Articles




I’m So Sick of Your Sloppy Reps
Greg Everett

I was asked the other day what my pet peeve with novice lifters is, and conveniently enough, it’s the same for all levels of lifters and athletes across all sports, in fact: sloppy reps and the mindset that allows them.
 
Let me make myself clear: I’m not giving you grief over less than perfect lifts, because literally every single lift you ever do will be less than perfect (yes, even those elite weightlifters you fantasize about all day aren’t actually perfect), and all of you are at some stage of learning presently. I don’t expect perfection; what I expect is the desire and intent to perform every single rep you do as well as you possibly can in that moment.
 
Sloppy reps can only exist if you have the mindset to allow them. This paradigm is that only certain reps are important and meaningful, and only some reps contribute to your learning—the heaviest ones. This is just plain ridiculous.

I don’t expect perfection; what I expect is the desire and intent to perform every single rep you do as well as you possibly can in that moment.

Just like with any other skill, every single repetition is practice and is teaching your body/brain what to do and how to do it. Which reps are the ones your body/brain internalizes? Every single one of them!
 
Which reps have the greatest influence on your learning and ultimate skill? The ones you perform in the greatest volume.
 
If you don’t take lifts seriously until you reach higher intensities, which reps comprise the greatest volume of your training by an overwhelming margin? The lighter ones you don’t take seriously and allow to be sloppy.
 
I hope the source of my exasperation is clear now.
 
As a weightlifter, you have a unique opportunity for incredible volumes of skill practice because your primary training tools are the very movements you use in competition, and most of the supplemental training you use are segments of those lifts or in some other way replicate their positions or motions. This means that nearly every single thing you do every single time you’re in the gym can contribute to your skill learning… or it can detract from it.
 
One of the hardest things for the body to do is reconcile similar movement patterns. That is, if two movement patterns are clearly distinct, e.g. snatching and jerking, there’s no issue. But if you snatch ten times and each is a little different because you couldn’t be bothered to take the few extra seconds to prepare for each rep and control the motion as well as possible, you now have conflicting patterns that are hard to differentiate… how is your body supposed to know which one is the one you want written to the hard drive?
 
Yes, as you’re learning, this is impossible to avoid… you’re not going to be proficient and consistent in your movements from day 1, so your body will be going to through this process in all cases. BUT—the more seriously you take each rep, the more focused you are, the harder you work to move in the way you know you’re supposed to be moving, the less neurological noise you’ll produce, and the faster and more effectively you’ll develop the proficiency and consistency you’re seeking.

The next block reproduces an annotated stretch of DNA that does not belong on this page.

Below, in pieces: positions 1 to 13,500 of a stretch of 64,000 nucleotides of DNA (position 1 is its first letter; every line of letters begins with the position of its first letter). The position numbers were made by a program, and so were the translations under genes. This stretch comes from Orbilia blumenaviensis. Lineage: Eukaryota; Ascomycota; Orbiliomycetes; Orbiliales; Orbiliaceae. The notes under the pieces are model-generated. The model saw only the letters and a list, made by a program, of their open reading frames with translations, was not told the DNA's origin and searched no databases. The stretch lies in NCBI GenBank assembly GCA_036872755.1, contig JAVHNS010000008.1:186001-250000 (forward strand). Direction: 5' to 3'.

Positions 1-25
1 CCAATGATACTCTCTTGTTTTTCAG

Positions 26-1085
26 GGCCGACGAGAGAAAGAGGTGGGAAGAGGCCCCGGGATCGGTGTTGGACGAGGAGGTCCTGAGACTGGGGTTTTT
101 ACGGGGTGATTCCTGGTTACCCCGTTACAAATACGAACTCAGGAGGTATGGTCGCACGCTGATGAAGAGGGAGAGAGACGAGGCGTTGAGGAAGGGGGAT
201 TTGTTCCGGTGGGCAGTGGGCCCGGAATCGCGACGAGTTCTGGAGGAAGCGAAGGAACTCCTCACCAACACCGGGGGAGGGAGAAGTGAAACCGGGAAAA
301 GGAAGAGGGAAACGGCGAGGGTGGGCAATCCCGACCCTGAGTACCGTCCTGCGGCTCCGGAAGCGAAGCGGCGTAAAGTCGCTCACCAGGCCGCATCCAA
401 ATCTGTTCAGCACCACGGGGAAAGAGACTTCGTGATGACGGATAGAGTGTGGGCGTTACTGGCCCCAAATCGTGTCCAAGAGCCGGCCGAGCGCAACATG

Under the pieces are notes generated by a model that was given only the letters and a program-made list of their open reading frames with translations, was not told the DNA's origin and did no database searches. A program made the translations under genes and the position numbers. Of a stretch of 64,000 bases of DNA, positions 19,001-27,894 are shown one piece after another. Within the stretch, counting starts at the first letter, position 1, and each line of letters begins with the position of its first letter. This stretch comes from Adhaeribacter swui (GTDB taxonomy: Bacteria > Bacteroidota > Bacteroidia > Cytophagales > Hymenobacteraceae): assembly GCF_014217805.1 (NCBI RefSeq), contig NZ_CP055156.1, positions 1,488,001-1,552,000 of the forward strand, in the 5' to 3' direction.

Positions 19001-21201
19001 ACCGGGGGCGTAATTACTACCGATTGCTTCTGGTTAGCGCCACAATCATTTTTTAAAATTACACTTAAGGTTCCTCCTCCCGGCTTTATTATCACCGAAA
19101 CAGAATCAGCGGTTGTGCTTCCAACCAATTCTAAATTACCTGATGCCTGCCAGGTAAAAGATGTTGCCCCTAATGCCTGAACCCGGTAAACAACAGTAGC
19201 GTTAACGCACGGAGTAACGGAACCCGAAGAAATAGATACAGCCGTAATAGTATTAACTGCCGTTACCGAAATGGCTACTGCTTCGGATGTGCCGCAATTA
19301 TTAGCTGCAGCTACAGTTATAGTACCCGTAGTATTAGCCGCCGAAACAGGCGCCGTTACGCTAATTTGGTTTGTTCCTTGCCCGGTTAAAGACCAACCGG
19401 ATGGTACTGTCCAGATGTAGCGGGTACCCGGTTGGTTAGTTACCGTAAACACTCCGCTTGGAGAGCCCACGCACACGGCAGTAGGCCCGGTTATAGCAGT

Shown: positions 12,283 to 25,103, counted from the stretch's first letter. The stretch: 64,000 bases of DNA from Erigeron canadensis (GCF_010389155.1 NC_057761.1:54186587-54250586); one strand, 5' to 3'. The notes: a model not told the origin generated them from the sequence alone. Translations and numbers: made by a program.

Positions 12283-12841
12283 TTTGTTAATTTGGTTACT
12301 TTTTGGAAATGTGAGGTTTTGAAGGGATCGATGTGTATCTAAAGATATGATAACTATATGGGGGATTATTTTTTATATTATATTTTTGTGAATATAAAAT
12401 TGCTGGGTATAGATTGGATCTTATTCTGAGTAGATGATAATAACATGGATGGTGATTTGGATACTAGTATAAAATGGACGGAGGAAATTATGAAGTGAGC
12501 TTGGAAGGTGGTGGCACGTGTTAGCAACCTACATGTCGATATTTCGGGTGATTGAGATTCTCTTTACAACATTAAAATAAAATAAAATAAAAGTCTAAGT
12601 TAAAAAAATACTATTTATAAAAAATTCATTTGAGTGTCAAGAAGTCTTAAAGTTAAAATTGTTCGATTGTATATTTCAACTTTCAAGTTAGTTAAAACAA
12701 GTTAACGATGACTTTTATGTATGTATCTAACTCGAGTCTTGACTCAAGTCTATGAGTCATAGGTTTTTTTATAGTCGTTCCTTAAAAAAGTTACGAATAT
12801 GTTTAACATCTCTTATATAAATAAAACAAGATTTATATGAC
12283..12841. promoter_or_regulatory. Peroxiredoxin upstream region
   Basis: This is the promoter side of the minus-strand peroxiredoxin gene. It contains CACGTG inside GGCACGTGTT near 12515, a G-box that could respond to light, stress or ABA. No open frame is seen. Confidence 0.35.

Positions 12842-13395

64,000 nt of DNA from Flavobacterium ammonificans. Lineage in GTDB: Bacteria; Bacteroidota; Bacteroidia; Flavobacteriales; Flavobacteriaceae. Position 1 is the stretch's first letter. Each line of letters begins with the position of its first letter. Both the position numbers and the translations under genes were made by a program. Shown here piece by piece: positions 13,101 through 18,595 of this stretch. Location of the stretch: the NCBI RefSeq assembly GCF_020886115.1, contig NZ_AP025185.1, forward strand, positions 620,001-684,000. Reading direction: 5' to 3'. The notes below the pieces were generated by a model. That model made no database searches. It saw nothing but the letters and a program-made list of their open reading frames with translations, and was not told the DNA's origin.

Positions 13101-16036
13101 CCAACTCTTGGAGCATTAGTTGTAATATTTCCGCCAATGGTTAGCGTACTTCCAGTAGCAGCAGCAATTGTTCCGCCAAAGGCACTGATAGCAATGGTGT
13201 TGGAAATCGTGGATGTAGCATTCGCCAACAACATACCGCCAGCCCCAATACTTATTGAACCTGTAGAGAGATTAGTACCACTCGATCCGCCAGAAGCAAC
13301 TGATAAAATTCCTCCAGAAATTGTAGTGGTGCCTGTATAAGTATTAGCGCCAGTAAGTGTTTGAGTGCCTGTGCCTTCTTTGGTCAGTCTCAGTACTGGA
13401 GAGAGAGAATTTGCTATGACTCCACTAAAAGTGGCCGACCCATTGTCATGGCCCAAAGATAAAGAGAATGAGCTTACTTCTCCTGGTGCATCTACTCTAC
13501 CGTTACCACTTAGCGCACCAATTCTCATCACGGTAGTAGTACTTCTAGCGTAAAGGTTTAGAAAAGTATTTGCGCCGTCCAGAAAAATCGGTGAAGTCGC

Sloppy reps are the result of failing to properly perform any aspect of the lift, from what you’re thinking right before you start, how you approach the bar, how you establish your starting position, your balance and posture, the tension and rigidity in your trunk, the aggression, speed and timing, to the aggression and stability of receiving positions.
 
Figure out if you truly want to excel, and then change the paradigm that’s guiding your training to one that places value and meaning on every single repetition you perform.

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Greg Everett is the owner of Catalyst Athletics, coach of the USA Weightlifting National Champion team Catalyst Athletics, author of the books Olympic Weightlifting: A Complete Guide for Athletes & Coaches and Olympic Weightlifting for Sports, director/writer/producer/editor/everything of the documentary American Weightlifting, co-host of the Weightlifting Life Podcast, and publisher of The Performance Menu journal. He is an Olympic Trials coach, coach of over 30 senior national level or higher lifters, including national medalists, national champion and national record holder; as an athlete, he is a fifth-place finisher at the USAW National Championships, masters national champion, masters American Open champion, and masters American record holder in the clean & jerk. Follow him on Instagram, Facebook and YouTube, and sign up for his free newsletter here.

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3 Comments
Deb Werenko 2018-07-17
That was an awesome article. That intensity and focus on the moment in the moment is key. Thanks for the reminder.
Nathaniel 2018-07-17
Excellent words that I needed to read, not just for me, but to validate my thought process in coaching others. Personally this applies to me with Judo, as I attempt to learn movements that are VERY similar but different enough. I have to want to make it better. What gets me as a coach and makes me want to say “fuck it” to a cleat is when they don’t care enough about their training.... until they piss and moan because today they’re exactly where they were a year ago.
Lewis Walter Girout 2018-07-23
Every single rep is its own, a new one feel it make it real .
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